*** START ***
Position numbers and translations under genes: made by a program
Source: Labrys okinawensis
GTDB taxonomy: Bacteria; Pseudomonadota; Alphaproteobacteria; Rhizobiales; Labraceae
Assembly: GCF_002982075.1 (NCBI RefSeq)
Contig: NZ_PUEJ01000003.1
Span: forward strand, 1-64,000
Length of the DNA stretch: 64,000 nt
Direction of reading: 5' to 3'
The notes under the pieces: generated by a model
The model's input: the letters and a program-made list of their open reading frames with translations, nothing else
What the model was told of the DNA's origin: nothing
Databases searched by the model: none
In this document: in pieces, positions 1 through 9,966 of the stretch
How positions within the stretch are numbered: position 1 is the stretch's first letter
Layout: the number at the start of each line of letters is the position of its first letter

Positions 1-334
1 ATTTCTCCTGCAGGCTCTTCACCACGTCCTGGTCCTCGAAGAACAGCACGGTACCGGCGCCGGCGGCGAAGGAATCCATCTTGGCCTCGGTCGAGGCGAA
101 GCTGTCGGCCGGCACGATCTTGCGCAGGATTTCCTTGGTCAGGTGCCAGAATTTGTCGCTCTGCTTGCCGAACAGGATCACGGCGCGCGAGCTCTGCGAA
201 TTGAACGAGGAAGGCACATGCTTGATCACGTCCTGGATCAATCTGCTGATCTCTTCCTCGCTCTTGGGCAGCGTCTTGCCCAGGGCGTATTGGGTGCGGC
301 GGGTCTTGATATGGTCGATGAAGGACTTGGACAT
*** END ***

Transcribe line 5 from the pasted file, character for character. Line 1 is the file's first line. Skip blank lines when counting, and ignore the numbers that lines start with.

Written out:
Contig: NZ_PUEJ01000003.1